At this stage, some business owners may be put off, thinking that advanced digital infrastructure like this is way beyond their business but, the fact of the matter is, every business can benefit from learning more about themselves and their operations through the power of data.
The term big data, often used for the data used by AI and machine learning, may come across as intimidating but it’s not about providing all the data associated with your business throughout history. Rather, it is about harnessing relevant data and technology to get a clearer picture of the current situation and what the future will is likely to hold.
In good news for SMEs – most of the groundwork associated with AI and machine learning has already been done, so all you have to do is implement it and start reaping the inevitable rewards.
Considerations and benefits
One important thing to consider for SMEs before investing is inevitably the initial upfront cost, Many systems are elaborate, so ensure that you can acquire a solution or software that gives you access to the data analysis that you need, rather than a full suite of tools that are redundant to you.
Your journey time from deployment to integration should be considerably lower than that of a major corporation as you should be able to get it running in conjunction with your current setup.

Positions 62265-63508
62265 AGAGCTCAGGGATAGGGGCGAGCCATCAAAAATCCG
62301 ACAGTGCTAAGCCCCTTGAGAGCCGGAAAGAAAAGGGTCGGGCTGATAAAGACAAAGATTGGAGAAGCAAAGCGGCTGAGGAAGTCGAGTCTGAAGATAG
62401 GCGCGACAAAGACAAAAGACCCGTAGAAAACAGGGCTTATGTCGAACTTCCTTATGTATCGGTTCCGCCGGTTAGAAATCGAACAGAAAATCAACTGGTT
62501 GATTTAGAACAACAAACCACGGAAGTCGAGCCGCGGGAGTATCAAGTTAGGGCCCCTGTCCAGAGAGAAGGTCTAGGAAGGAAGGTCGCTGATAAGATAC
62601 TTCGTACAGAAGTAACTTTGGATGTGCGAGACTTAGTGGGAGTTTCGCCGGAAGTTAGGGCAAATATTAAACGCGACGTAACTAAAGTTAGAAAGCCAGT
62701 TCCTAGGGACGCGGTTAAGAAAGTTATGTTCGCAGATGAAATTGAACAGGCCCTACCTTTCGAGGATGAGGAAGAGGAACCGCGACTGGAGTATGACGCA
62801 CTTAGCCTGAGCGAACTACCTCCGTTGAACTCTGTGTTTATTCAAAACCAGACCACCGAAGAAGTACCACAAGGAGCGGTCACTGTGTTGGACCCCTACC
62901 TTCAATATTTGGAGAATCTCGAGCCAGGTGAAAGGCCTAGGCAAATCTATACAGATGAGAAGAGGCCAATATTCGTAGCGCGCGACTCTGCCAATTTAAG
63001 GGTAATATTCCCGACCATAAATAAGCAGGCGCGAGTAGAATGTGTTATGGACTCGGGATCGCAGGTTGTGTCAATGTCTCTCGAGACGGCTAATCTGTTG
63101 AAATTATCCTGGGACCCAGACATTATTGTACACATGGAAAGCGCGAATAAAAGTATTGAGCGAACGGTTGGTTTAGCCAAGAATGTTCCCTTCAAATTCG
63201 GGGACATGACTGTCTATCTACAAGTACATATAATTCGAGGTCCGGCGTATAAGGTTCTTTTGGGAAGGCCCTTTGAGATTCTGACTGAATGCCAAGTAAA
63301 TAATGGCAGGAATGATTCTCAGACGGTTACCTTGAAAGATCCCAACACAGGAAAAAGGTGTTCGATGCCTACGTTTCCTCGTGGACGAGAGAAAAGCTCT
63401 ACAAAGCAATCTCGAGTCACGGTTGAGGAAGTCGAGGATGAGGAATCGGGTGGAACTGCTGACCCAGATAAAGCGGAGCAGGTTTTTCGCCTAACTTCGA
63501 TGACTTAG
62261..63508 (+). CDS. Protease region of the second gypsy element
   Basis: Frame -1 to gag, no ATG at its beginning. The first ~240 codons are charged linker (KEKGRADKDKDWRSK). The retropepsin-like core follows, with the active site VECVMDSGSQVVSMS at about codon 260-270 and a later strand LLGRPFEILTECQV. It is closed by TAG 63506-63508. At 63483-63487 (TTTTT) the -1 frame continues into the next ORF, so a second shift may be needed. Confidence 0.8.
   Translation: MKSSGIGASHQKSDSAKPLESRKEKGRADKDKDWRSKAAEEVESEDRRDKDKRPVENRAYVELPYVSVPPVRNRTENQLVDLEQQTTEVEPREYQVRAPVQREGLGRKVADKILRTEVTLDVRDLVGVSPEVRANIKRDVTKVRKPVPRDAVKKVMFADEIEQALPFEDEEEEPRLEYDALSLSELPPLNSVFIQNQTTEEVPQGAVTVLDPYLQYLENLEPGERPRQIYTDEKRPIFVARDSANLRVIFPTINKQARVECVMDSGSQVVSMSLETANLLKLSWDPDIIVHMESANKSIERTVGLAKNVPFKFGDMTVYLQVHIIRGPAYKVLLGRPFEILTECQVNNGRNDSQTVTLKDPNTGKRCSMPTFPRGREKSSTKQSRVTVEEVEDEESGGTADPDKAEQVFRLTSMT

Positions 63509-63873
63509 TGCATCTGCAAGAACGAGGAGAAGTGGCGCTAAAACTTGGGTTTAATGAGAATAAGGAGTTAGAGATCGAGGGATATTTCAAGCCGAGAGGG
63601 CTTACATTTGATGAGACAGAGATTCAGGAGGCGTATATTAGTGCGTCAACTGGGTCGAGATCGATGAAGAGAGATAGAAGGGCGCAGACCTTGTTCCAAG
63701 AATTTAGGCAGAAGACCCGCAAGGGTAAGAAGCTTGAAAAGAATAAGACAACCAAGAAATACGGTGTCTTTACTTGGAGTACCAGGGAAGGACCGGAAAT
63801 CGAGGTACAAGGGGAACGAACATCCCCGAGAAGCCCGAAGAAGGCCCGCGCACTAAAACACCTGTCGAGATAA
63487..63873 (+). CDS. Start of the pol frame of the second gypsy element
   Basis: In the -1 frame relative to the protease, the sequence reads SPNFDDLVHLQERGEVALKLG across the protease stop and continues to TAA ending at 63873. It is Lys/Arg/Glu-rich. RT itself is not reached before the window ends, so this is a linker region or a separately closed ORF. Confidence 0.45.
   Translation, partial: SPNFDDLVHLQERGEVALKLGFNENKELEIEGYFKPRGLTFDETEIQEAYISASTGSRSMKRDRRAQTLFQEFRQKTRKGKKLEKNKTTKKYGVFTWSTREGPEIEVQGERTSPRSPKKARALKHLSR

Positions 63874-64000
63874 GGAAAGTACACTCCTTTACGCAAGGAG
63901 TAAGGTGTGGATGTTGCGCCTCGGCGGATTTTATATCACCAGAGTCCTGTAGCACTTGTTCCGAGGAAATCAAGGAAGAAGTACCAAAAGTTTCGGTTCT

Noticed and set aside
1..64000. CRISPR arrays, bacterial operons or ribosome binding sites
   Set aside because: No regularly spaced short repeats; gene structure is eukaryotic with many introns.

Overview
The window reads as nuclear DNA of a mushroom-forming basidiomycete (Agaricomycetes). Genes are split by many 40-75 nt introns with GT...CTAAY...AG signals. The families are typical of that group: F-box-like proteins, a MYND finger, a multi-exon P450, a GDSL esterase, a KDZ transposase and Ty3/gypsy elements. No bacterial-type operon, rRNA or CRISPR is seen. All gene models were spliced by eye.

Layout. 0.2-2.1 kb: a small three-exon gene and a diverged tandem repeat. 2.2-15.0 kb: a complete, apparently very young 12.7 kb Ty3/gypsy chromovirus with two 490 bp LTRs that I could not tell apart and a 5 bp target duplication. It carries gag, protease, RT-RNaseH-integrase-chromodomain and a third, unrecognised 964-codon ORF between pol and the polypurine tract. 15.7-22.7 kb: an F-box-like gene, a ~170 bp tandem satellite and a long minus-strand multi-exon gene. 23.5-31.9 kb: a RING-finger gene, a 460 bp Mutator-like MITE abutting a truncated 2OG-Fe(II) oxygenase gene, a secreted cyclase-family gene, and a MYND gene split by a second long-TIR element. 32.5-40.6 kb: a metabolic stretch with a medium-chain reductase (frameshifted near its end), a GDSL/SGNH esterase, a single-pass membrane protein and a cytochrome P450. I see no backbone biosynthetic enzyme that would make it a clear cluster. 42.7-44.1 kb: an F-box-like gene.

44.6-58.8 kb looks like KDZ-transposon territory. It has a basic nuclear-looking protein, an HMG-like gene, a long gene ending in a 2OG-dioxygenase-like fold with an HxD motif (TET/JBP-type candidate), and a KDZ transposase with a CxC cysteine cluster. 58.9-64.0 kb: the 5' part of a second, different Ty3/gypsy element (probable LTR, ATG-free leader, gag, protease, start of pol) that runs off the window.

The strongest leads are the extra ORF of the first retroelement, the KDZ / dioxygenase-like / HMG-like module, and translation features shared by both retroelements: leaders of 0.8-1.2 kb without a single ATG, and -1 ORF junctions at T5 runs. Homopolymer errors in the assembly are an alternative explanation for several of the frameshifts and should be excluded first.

The price of technology has dropped significantly in recent years as have the costs associated with accessing data – use free government databases and social network stores to power your insights combined with in-house data that you have already been collecting.
As for the benefits, through the implementation of AI and machine learning you can successfully position your business as one of the most competitive within the market, anticipating trends and making moves ahead of fellow business decision makers.
Similarly, SMEs are craving innovation in order to excel, however, business owners and key decision makers often find themselves swamped in the day-to-day decisions that could easily be made by AI. Take the time back from less important decisions and reassign it to those which could be taking your business to the next level.
Where do you start?
In order to hit the ground running with these technologies, you need to understand the problems that you face rather than automatically trying to come up with a solution. Likewise, implementing AI and machine learning throughout the business at every possibility will simply result in you becoming inundated with data that you’re unsure how to utilise – find the areas that need assistance and start there.
Of course, you’ll be wondering where you get the data to feed the machine – well, you’ll be glad to know that it’s all around you within your business. Emails, social media, web traffic, and customer data – it really is everywhere and ready for you to manipulate.
There exists a swathe of opportunities for SMEs in a post pandemic world, especially when it comes to government contracts. Using the capabilities offered above can truly be the way that your business stands out amongst its competitors and thrives in the future.Recommend0 recommendationsPublished in